Nobel Laureate Elizabeth Blackburn Named President of Salk Institute

Photo by Cindy Chew

Nobel laureate Elizabeth Blackburn, PhD, professor of biochemistry and biophysics at UC San Francisco, has been named the first female president of the Salk Institute for Biological Sciences.

Based in La Jolla, the Salk Institute is one of the world’s leading scientific enterprises, with investigators pursuing research in such areas as cancer, neuroscience, aging and plant biology. Blackburn, who has been a non-resident fellow of the institute since 2001, will assume her new position on Jan. 1, 2016.

“A wonderful colleague, collaborator, mentor and friend to many, Liz has exemplified the values of UCSF, including inquisitiveness and a spirit of collaboration – reaching out to basic researchers and clinical researchers in different disciplines across our university and beyond,” UCSF Chancellor Sam Hawgood, MBBS, said in a message sharing the news with the UCSF community.

"A role model for many, she has fostered the training and careers of countless students and postdoctoral scholars,” he added.

Blackburn joined the faculty at UCSF in 1990 and served as chair of the microbiology and immunology department from 1993-99. Currently the Morris Herzstein Professor of Biology and Physiology at UCSF, her research has focused on the functions of telomeres, the protective caps at the ends of chromosomes.

Elizabeth Blackburn receiving her 2009 Nobel Prize in Physiology or Medicine in a Stockholm ceremony. Photo by Frida Westholm/Nobel Foundation

She won the Nobel Prize in Physiology or Medicine in 2009 for discovering the molecular nature of telomeres and for co-discovering telomerase, an enzyme that maintains telomere ends. Both telomeres and telomerase are thought to play central roles in aging and diseases such as cancer, and her work helped launch entire new fields of research in these areas.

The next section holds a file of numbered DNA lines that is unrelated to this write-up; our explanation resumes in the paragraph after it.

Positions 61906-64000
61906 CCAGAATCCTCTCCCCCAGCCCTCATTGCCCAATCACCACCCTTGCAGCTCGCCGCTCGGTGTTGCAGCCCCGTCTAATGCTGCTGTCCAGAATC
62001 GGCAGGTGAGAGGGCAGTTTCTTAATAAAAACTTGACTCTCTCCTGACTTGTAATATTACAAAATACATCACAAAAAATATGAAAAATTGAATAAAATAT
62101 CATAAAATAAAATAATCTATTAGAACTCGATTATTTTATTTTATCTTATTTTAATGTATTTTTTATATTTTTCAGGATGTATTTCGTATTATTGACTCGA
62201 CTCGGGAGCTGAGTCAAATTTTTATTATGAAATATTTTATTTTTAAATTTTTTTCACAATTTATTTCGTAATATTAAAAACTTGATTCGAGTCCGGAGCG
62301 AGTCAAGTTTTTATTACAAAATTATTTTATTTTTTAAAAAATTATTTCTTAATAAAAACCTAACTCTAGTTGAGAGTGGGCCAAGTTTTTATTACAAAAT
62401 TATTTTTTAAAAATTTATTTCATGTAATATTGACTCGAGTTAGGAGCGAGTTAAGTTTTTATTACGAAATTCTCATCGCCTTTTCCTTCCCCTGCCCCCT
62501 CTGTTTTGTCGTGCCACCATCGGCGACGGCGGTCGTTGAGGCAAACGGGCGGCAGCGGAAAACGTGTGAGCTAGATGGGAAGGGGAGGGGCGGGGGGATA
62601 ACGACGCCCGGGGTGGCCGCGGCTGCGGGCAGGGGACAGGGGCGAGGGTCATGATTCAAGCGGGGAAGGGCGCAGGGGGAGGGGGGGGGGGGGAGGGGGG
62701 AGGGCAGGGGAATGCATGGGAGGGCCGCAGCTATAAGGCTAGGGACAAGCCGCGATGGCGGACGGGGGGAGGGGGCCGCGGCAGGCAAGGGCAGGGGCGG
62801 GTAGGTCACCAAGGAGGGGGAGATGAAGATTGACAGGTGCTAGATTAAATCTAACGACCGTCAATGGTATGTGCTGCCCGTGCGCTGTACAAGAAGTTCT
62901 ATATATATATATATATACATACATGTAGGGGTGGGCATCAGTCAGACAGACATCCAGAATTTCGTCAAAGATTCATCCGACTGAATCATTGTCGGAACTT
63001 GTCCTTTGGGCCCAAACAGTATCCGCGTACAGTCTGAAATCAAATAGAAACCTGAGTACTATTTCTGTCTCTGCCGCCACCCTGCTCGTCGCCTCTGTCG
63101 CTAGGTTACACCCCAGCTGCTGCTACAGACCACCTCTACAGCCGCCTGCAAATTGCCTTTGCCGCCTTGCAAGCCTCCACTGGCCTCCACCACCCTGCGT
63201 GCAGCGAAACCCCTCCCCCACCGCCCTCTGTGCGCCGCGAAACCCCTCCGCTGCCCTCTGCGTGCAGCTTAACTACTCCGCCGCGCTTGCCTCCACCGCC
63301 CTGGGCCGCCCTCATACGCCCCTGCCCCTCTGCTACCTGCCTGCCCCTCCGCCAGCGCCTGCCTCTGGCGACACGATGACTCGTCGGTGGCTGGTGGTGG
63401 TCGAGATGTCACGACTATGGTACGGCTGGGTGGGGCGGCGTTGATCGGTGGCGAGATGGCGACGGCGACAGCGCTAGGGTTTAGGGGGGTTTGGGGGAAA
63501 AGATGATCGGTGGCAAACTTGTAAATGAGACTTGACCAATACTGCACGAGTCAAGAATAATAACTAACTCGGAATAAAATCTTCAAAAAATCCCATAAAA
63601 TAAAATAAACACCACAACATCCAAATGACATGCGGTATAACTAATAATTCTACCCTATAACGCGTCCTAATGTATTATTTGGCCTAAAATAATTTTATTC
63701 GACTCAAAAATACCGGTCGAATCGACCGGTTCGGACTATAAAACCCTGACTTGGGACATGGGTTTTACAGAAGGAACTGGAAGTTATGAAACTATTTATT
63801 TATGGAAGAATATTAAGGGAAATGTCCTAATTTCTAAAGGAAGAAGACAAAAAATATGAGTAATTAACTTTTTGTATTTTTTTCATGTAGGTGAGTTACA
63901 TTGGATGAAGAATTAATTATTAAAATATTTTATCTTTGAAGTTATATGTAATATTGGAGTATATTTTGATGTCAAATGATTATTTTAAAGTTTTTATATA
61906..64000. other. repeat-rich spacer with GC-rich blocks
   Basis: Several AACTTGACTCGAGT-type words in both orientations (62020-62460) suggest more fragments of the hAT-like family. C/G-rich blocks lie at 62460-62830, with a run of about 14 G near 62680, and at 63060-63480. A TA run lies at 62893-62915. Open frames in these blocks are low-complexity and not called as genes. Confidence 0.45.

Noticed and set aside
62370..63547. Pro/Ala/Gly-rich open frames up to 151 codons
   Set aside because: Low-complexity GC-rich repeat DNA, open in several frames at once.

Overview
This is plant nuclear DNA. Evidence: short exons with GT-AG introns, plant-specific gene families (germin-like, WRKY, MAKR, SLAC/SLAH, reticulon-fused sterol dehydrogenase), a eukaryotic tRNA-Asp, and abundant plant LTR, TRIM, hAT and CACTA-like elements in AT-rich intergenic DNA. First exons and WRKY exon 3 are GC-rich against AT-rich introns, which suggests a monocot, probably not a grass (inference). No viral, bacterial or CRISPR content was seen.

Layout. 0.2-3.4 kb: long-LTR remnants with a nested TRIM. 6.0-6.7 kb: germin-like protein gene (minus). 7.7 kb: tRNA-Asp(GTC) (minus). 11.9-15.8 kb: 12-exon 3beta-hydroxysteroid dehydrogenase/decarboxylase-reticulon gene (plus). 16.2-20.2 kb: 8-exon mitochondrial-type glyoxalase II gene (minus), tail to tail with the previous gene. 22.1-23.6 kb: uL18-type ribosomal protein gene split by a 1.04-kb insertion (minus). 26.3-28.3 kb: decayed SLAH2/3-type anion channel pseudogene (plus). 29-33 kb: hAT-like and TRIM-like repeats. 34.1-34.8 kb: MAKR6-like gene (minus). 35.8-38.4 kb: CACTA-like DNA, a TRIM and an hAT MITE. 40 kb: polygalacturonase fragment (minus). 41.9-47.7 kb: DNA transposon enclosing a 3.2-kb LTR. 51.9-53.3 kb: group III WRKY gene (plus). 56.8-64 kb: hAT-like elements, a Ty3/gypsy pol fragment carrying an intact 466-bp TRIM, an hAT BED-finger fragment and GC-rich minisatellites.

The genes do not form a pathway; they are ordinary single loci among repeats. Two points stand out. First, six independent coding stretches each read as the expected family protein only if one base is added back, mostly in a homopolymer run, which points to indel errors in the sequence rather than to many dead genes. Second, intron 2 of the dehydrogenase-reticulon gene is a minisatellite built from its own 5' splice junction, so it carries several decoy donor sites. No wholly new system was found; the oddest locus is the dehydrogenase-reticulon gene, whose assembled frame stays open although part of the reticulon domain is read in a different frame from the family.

The discoveries led to efforts to target telomerase to treat age-related diseases such as blindness, cardiovascular disease and neurodegenerative diseases, as well as cancer. In recent years, research by Blackburn and others has also shown the impact of psychological stress and lifestyle factors on telomere length.

In addition to the Nobel, Blackburn has received nearly every other major scientific award during her tenure at UCSF, including the Lasker, Gruber and Gairdner prizes. She was named to the TIME 100 in 2007, the magazine’s yearly list of the most influential people in the world. She is a member of numerous prestigious scientific societies, including the National Academy of Sciences, the National Academy of Medicine and the Royal Society of London.

Reflecting on her career at UCSF, Blackburn said: “I have so appreciated my 25 years at UCSF – the opportunity to pursue scientific questions in a vibrant environment, to work with the wonderful members of my lab, and to interact daily with colleagues throughout the university. It’s an extraordinary community of basic researchers, clinician researchers and physicians. I am grateful to have been supported so well by UCSF over the years, and look forward to maintaining close ties.”

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